In 2020, when COVID-19 was spreading across the world, a team of scientists took the challenge of correcting a historical wrong that caused the World Health Organisation (WHO) to issue advisories that proved to be harmful for people. The effort was led by Linsey Marr, an aerosol scientist at Virginia Tech.
The group of 35 scientists tried to explain to the WHO officials to change their stand that COVID-19 is not airborne. In a lengthy article in The Wired last year, she explained how they approached the herculean task, the setbacks and finally how they tasted success.
She tried to explain this to WHO scientists in a Zoom meeting presenting a list of superspreading events in restaurants, call centers, cruise ships and a choir rehearsal. This challenged the WHO’s main safety guidelines of keeping 3 to 5 feet distance between people and frequent handwashing.
Ms Marr’s interest in the topic arose after a tweet from the WHO in March that year that said: “FACT: #COVID19 is NOT airborne.” The aerosol scientist is one of the few in the world who also studies infectious diseases. To her, the coronavirus looked as if it could hang in the air. And this fact posed a considerable risk for people indoors.
Her team questioned if the virus travelled only in large droplets that immediately fell to the ground, wouldn’t social distancing and handwashing have prevented such outbreaks? But the WHO experts were not impressed and the result of the meeting was not fruitful.
The heart of the problem lied in the size of the particles. For WHO, the word airborne applied to particles smaller than 5 microns. Ms Marr and the other scientists were determined to change that. Her previous research about spread of flu infection among children at day care had led to the publication of a groundbreaking study that found that flu virus in droplets that were small enough remained floating for an hour or more. The conclusion suggested that infection spread to people sharing the same air.
Luis Jimenez, atmospheric chemist at the University of Colorado Boulder, Virginia Tech scholar named Tom Ewing and graduate student Katie Randall, together with Ms Marr, then began to dig deep into the history to find out where the figure of 5 microns came from. Their efforts were emboldened by a research paper written by Yuguo Li, an indoor air researcher at University of Hong Kong. His team had concluded that most colds, flu and other respiratory illnesses must spread through aerosols and not droplets.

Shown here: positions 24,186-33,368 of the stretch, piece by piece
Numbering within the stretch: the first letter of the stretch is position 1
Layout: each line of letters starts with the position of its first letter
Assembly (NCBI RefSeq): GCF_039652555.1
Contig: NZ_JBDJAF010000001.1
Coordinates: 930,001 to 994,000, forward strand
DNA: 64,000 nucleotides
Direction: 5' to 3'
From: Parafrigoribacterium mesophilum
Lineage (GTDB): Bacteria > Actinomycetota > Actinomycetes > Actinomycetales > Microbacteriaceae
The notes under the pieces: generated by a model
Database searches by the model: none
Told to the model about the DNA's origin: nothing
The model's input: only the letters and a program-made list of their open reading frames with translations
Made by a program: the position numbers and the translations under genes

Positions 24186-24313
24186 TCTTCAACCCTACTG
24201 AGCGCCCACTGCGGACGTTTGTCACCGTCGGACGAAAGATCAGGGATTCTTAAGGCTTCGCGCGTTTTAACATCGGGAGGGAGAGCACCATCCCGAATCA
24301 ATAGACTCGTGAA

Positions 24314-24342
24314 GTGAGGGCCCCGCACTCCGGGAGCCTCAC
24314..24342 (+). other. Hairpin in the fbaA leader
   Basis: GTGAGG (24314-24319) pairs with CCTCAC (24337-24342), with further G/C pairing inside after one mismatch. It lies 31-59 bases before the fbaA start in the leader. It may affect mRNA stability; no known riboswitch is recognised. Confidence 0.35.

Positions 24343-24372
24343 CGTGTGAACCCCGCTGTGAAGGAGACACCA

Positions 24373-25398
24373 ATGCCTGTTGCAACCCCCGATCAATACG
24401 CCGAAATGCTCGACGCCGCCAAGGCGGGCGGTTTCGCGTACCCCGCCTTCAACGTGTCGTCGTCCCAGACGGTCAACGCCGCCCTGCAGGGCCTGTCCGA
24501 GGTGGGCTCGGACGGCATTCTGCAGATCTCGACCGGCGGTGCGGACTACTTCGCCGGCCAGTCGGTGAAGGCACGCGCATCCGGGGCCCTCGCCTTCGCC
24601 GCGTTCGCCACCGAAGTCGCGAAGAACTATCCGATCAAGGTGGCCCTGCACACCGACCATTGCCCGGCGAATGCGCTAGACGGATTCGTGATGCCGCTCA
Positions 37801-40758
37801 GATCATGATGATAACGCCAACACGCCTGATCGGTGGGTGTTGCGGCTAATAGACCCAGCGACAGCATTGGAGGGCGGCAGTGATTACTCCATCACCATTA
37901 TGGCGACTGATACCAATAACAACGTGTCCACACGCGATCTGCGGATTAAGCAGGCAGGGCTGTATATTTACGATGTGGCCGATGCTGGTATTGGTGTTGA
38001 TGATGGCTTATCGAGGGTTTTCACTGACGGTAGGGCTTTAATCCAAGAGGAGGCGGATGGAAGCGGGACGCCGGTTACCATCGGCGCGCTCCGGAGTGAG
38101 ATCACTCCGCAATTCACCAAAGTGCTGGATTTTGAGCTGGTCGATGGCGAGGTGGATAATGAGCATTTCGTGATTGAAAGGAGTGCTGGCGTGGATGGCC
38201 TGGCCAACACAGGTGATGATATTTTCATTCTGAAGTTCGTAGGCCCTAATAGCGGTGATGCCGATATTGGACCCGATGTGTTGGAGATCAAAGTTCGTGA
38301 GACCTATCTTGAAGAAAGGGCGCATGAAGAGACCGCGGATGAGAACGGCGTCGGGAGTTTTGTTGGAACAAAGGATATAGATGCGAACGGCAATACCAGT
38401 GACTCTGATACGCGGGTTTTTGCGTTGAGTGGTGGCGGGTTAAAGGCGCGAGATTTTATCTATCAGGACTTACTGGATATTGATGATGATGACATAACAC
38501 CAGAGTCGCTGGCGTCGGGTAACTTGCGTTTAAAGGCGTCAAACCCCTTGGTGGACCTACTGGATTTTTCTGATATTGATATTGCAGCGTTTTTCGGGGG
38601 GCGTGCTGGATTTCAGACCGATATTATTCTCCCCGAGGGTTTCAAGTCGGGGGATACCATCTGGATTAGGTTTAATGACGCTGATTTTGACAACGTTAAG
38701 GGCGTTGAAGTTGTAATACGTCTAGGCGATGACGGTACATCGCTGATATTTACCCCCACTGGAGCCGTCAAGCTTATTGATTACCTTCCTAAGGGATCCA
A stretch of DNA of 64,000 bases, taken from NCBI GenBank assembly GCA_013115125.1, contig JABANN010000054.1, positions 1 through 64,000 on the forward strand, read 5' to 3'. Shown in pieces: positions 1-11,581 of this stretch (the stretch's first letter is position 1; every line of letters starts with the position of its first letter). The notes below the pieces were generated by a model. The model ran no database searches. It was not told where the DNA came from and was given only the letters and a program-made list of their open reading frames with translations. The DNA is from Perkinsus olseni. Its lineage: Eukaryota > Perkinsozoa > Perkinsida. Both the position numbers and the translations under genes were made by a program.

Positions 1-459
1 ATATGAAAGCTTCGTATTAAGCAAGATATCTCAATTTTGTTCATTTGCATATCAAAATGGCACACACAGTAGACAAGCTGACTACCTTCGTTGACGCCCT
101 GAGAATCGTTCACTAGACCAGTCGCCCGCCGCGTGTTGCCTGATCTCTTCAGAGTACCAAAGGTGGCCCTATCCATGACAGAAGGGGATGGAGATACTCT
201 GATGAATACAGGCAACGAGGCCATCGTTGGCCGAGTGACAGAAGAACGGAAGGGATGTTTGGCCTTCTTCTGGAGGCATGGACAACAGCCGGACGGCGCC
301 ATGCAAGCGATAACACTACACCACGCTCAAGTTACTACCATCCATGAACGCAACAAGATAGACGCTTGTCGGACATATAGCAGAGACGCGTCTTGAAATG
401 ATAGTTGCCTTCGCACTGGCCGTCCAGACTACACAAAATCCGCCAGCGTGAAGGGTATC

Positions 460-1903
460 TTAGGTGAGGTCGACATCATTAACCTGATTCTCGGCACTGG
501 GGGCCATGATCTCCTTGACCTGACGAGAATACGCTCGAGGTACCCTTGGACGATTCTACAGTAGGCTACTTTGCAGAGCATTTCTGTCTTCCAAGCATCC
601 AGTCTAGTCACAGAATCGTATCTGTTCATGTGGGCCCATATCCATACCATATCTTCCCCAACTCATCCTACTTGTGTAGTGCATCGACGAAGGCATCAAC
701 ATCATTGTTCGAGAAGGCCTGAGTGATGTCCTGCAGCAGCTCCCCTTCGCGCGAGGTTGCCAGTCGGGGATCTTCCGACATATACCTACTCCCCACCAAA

During the research, Ms Randall came across a book written by a Harvard engineer named William Firth Wells, which was published in 1955. That research had also delved into the droplet-aerosol dichotomy, but gave the idea that the particle size should have pivoted around 100 microns, and not 5.
Till October, the team was fighting to change the 5-micron threshold. They even approached Antony Fauci, a leading health expert in the US, sending him slides to show how the trajectory of a 5-micron particle released from a person’s mouth went farther than six feet. He later endorsed the findings, saying during an address at Harvard Medical School that the 5-micron distinction was wrong.
They also came across the works of Alexander Langmuir, the chief epidemiologist of the newly established CDC, who first disparaged and then acknowledged Wells’ work. The Harvard scientists proved that tuberculosis could be airborne. Mr Langmuir even thanked him, after his death, for illuminating their inadequate response to the disease.